Reducing the amount of food that you give your fish may also be a solution to algal growth. Make sure though that your fish is still receiving enough food that they need each day. This method will help you save on fish food, however there are some fish species that require frequent feedings several times a day. In reef tanks, less food means fewer leftovers for the tank’s scavengers like the hermit crabs and worms. Scarcity of food may cause them to nip corals or attack fish.
3. Frequent water changes
Although this is a good idea, too frequent changes present several disadvantages including altering the amount of essential elements in the water as well as reducing the population of beneficial bacteria. You will also be spending more money on salt mix if you have a marine tank. Frequent water changes can also become a tiresome chore especially with big tanks.
4. Make sure your filter or protein skimmer are working well
Having right equipment in your aquarium can make all the difference. A low quality filter or the wrong filter can set you back several bucks when you have to buy a better replacement.
5. Add natural aquarium cleaners
There are various species of freshwater and saltwater scavengers that you can use to help clear your tank of excess algae and leftover food. However, be careful when choosing tank scavengers that you will put in for some of these tank cleaners can cause more trouble than benefits.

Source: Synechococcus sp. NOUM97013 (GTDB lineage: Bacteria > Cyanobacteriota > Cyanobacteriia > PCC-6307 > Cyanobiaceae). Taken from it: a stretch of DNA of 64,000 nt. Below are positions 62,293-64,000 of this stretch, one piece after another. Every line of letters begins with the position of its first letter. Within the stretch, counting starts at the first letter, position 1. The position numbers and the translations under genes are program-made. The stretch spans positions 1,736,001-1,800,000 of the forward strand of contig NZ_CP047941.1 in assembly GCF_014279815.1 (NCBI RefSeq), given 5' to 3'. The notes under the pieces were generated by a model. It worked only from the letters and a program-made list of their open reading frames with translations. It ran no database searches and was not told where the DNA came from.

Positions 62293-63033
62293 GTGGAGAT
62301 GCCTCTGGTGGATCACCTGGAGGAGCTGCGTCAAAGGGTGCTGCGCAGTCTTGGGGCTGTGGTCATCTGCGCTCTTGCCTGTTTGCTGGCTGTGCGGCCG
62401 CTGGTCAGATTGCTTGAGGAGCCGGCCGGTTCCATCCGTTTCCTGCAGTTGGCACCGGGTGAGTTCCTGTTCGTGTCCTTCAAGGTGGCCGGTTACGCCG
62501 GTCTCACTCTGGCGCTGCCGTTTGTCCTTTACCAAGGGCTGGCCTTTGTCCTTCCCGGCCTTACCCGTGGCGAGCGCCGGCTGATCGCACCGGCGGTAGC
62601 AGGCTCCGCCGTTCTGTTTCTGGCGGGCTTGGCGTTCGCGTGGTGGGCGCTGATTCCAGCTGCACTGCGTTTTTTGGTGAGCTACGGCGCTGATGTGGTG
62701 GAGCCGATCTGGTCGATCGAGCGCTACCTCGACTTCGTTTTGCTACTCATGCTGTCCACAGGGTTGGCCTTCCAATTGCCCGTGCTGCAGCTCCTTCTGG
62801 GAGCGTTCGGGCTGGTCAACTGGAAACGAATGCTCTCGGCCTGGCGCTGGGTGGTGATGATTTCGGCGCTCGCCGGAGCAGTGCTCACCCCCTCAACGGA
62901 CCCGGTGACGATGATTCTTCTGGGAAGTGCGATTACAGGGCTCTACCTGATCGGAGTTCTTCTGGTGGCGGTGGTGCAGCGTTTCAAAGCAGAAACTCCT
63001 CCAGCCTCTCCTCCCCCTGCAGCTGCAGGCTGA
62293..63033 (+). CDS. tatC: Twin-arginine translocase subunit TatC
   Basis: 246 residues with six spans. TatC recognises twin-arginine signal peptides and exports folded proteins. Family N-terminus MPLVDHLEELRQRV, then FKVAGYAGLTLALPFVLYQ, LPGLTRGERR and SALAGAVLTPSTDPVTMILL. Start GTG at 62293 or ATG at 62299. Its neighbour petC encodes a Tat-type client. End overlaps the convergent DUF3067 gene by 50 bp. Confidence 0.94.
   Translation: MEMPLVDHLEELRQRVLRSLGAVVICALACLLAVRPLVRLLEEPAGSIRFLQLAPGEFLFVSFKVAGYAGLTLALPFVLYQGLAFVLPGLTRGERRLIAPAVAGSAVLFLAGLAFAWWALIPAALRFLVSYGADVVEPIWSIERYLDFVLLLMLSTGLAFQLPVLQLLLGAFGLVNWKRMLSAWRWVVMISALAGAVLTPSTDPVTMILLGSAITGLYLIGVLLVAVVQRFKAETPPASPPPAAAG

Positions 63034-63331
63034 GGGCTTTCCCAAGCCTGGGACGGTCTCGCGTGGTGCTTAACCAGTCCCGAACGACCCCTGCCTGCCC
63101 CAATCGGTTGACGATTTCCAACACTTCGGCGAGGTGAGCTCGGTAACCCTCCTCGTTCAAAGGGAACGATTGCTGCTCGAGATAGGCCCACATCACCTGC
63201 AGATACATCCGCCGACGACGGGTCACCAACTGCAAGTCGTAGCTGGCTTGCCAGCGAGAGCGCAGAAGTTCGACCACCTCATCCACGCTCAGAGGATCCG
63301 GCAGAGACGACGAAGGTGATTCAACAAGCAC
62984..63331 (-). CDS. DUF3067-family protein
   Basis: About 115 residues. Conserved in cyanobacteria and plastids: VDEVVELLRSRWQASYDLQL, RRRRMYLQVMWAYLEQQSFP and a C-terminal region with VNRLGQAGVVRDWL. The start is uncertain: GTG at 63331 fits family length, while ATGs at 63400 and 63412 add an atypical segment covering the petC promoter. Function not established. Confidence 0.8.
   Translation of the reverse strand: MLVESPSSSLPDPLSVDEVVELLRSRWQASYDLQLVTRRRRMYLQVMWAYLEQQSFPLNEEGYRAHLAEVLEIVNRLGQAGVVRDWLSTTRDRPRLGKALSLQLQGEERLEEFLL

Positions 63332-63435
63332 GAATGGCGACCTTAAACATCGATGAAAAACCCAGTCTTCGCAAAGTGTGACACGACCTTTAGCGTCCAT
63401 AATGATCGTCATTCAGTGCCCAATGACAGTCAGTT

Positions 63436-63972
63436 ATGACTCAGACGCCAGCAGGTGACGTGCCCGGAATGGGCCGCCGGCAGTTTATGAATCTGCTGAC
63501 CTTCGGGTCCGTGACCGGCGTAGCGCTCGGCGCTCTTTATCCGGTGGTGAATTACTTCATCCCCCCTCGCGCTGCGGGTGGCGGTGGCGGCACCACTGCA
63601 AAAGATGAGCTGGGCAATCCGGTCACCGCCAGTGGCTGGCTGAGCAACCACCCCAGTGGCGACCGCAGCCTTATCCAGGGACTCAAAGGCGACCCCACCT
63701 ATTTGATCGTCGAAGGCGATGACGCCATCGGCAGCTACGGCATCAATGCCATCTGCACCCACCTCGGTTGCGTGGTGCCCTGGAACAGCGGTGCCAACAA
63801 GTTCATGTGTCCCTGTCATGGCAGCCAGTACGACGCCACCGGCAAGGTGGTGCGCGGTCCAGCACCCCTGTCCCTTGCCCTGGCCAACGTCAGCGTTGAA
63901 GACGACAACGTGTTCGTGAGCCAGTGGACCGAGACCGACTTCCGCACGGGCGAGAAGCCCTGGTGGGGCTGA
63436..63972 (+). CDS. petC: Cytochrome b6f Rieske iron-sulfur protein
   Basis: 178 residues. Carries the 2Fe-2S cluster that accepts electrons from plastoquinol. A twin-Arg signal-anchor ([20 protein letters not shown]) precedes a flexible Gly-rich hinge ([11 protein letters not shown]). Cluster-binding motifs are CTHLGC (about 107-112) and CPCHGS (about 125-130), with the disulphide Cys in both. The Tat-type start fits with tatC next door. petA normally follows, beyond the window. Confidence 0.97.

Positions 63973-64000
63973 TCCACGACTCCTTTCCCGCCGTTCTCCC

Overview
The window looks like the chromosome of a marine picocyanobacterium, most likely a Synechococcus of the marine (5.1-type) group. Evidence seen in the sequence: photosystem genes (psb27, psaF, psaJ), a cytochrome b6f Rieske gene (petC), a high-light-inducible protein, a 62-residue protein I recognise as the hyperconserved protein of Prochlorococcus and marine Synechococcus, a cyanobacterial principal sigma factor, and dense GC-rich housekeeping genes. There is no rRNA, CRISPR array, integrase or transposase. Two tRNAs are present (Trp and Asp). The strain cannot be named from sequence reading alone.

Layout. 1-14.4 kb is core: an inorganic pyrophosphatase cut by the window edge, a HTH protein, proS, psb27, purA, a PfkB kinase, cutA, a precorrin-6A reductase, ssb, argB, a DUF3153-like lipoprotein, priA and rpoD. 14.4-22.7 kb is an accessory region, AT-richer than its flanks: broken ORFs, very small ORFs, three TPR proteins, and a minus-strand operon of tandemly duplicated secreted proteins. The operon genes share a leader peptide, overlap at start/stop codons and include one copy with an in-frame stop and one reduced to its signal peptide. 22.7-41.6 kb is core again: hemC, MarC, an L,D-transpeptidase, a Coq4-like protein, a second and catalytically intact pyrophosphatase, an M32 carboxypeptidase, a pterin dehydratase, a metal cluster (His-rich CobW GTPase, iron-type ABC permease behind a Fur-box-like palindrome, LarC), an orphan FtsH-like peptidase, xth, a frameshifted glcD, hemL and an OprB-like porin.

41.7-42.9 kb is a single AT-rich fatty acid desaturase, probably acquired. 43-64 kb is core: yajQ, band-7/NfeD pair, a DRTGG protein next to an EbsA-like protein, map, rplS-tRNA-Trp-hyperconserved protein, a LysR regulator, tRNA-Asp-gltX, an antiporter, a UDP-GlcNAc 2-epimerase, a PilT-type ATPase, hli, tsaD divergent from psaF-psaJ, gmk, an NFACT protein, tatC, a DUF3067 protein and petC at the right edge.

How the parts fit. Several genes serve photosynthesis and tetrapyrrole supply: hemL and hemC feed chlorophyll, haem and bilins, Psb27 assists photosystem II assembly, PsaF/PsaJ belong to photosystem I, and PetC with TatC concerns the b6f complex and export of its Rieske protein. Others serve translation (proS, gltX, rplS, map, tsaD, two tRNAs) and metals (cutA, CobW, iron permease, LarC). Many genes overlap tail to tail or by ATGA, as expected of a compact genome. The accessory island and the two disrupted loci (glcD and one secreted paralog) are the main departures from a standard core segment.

I. Freshwater Scavengers and Algae-eating Fish
1. Cory Catfish
Can be kept with other known peaceful fish species
Not all species are suitable as scavengers
Recommended species include Kuhli Loaches, Dojo Loaches, Dwarf Loaches, Sucker Loaches. Sucker Loaches are known to nip other fish when mature; in the absence of algae, they have been observed to latch onto flat-bodied tank mates.
3. Chinese Algae Eaters
They are sucker-mouthed bottom feeders
Great for scraping algae from flat surfaces
Editor’s note: CAE’s are often aggressive when they reach adult size.
4. Pictus Catfish (also called Antenna Catfish)
Thrives best in groups of three or four in a planted and landscaped tank
5. Redfin Prochilodus
Aside from being scavengers, they add color to your tank
6. Plecostomus Catfish (commonly known as Plecos)
Dedicated algae eaters and the most popular of the catfish species